It's possible the fact that I've just started recording recently is adding to my frustration. I'm hearing so many things that I think are wrong, or could be better...and I wonder, why didn't she mention these things? I suppose it could have sounded different on her piano, but not THAT different. Usually I'm still a bit nervous when I play for her, so I think it must even sound a bit worse than at home.

Well, it does seem that you need to sit down with your teacher and discuss these concerns.

Hopefully, you will find that she has solid reasoning behind her approach and that you may need to "lighten up" a bit and accept her expertise in this.


Don

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Re: Frequent indecision about teacher
ShiroKuro #3037134 10/18/20 07:03 PM
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Originally Posted by ShiroKuro
Among the many things that have come up in this thread, this one jumps out: you probably need to spend more than two week on Bach Inventions...

Why ?


Don

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Re: Frequent indecision about teacher
wszxbcl #3037137 10/18/20 07:05 PM
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Originally Posted by ShiroKuro
Among the many things that have come up in this thread, this one jumps out: you probably need to spend more than two week on Bach Inventions...

Right? I was shocked. Usually I spend at least 6 weeks on them, and there's still a lot of work to be done. Maybe she didn't want me to work on it just for the sake of speed, but it's hard to feel good about dropping it when I've only reached half tempo.

Originally Posted by wszxbcl
Sooner or later you will need a different teacher anyway.

Really? Is that common for adults who are mainly playing for fun? I would love to find someone I just click with and not feel the need to look any further.


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Re: Frequent indecision about teacher
JB_PW #3037141 10/18/20 07:11 PM
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If you have had lessons only a short time so these pieces may be stretch pieces. I was playing grade 2 pieces after 2 years so it appears to be quite good progress. I would not expect too much on only 2 years lessons. It may be too high expectations. Nothing in mendelssohn songs without words is easy so most of the pieces you describe are grade 4-5.

I think if you wish to try an online teacher go ahead but I personally have done many years face to face with several teachers and currently online so I'm not sure it's a great idea. I was just giving the alternative perspective as everyone here always says change teacher. if someone tells me they have had 5 teachers and still can't find the right one then it's them and not the piano teacher. Too high expectations is not solvable by a change in teacher so just a warning.

Your teacher sounds great with positive feedback and I'm not getting what the issue is to be honest. If you want structure maybe follow the abrsm and have an online exam to get external feedback. Good luck.

Re: Frequent indecision about teacher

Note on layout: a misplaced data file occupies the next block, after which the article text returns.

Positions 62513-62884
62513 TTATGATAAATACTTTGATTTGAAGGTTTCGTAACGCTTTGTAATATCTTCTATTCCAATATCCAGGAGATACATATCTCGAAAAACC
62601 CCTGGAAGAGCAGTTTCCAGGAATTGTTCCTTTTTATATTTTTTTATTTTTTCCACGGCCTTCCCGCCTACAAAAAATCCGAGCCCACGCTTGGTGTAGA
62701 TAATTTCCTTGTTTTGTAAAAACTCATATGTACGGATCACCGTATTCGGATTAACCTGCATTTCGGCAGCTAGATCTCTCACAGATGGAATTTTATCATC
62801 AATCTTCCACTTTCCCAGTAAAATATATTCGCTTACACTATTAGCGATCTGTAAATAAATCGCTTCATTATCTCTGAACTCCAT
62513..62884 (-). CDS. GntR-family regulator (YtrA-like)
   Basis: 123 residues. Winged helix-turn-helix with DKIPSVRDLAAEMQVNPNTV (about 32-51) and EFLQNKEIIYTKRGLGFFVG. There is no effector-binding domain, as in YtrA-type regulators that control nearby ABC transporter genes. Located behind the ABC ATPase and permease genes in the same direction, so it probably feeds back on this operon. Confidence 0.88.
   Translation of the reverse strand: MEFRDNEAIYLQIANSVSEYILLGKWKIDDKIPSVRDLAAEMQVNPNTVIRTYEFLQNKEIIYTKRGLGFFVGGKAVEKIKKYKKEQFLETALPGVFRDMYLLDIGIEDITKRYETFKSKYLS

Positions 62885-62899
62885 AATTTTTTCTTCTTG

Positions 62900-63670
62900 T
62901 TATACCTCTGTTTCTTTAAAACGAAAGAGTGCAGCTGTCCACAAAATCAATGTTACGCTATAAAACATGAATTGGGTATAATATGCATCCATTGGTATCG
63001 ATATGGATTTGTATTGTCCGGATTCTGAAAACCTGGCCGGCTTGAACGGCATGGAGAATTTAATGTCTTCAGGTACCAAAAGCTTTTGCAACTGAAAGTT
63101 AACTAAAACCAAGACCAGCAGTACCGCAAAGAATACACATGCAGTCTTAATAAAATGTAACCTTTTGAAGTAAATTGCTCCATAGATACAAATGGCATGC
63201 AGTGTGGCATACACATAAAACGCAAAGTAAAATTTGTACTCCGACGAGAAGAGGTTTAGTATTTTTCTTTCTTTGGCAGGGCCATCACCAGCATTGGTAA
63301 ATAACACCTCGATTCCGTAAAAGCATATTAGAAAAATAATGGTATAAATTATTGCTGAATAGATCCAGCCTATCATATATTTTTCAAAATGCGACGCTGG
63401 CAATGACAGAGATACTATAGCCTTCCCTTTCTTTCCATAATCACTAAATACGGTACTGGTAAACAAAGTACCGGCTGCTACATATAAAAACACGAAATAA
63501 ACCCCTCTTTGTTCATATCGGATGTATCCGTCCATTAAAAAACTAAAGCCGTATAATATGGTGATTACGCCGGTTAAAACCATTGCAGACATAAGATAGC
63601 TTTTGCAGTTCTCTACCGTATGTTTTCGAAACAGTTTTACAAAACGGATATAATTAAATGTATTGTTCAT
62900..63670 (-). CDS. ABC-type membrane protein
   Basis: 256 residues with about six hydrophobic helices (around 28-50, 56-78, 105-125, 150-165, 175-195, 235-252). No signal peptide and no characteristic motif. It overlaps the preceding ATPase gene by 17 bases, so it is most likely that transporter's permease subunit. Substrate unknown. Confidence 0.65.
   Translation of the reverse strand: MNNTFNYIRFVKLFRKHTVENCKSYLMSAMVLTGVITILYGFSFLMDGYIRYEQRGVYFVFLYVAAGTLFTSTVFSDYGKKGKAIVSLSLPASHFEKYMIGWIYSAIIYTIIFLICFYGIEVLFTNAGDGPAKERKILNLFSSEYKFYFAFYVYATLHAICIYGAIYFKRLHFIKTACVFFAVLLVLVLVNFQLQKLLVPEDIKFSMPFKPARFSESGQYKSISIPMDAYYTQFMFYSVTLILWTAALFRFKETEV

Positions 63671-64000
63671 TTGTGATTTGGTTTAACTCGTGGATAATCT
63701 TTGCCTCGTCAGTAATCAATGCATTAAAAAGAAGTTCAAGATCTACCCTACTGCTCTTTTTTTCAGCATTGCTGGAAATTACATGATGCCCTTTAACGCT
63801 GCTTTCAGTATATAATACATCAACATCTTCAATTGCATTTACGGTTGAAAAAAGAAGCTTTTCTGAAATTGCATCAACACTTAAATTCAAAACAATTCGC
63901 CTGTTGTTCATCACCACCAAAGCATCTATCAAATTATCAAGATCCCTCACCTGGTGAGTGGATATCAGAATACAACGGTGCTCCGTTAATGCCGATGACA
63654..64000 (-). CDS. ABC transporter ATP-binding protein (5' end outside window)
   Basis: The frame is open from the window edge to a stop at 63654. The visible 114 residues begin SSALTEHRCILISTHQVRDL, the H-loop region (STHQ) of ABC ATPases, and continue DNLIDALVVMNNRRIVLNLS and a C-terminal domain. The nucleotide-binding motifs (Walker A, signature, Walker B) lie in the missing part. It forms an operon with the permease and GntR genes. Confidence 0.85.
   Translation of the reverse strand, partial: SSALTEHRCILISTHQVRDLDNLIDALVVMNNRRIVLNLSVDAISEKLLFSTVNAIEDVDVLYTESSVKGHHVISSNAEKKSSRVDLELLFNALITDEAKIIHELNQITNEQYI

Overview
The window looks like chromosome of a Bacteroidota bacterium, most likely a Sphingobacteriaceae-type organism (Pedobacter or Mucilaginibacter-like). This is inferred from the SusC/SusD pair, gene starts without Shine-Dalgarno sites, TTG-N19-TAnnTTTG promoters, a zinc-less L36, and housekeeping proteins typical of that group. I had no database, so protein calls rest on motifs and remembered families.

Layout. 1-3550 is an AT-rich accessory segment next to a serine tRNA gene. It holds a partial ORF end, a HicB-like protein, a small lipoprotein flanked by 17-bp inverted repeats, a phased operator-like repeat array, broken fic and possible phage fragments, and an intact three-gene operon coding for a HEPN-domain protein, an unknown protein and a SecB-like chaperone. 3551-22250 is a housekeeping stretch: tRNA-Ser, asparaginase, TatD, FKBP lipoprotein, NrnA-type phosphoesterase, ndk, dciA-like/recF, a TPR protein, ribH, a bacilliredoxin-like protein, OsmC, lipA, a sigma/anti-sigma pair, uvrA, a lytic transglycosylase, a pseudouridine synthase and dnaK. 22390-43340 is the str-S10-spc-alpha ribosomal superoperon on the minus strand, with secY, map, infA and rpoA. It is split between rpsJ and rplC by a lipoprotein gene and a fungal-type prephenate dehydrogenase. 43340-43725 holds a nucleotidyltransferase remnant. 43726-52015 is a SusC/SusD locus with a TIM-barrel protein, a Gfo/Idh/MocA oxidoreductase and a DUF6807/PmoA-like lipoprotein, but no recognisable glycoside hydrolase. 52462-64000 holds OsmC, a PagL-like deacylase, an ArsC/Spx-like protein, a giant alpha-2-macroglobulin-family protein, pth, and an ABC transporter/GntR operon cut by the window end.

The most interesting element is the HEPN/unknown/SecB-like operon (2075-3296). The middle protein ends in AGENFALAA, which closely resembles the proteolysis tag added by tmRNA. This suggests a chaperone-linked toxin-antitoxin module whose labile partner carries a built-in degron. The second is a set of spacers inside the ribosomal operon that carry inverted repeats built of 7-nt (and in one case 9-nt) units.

dmd #3037142 10/18/20 07:12 PM
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Originally Posted by dmd
Hopefully, you will find that she has solid reasoning behind her approach and that you may need to "lighten up" a bit and accept her expertise in this.

Hah! I cannot count the number of times the term "lighten up" has been thrown my way, starting with the "award" I received at the end of the year from my 5th grade teacher. smile Point taken. I really want to play well and I am often impatient.


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Re: Frequent indecision about teacher
JB_PW #3037146 10/18/20 07:20 PM
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Originally Posted by JB_PW
Originally Posted by wszxbcl
Sooner or later you will need a different teacher anyway.

Really? Is that common for adults who are mainly playing for fun? I would love to find someone I just click with and not feel the need to look any further.

I started in my 50's so I can only play for fun. But I want to advance. Didn't you say your teacher mainly works with beginners? So if you want to advance...

Re: Frequent indecision about teacher
Moo :) #3037149 10/18/20 07:28 PM
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Originally Posted by wszxbcl
Didn't you say your teacher mainly works with beginners? So if you want to advance...

No, I'm her only adult student who is not a beginner. She has several (amazing) teenage girls who are much better than me. I think they are all on the exam course, which is MTAC (I think) here in Oregon.


Originally Posted by Moo :)
Your teacher sounds great with positive feedback and I'm not getting what the issue is to be honest.

Sigh. I knew this might be hard to explain. I appreciate positive feedback of course. But when you get lots of it, on a regular basis, often when you KNOW you didn't just play that well...it loses its meaning and just starts to make you feel silly. Maybe that's just me though.


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Re: Frequent indecision about teacher
JB_PW #3037153 10/18/20 07:33 PM
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JB
No, it’s not just you about the praise amount— I’m the same way. I’d rather have LOTS of constructive criticism, sprinkled with only a smidgeon if praise. Then I know the praise is sincere and well-earned.


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"I never dreamt with my own two hands I could touch the sky" - Sappho

It's ok to be a Work In Progress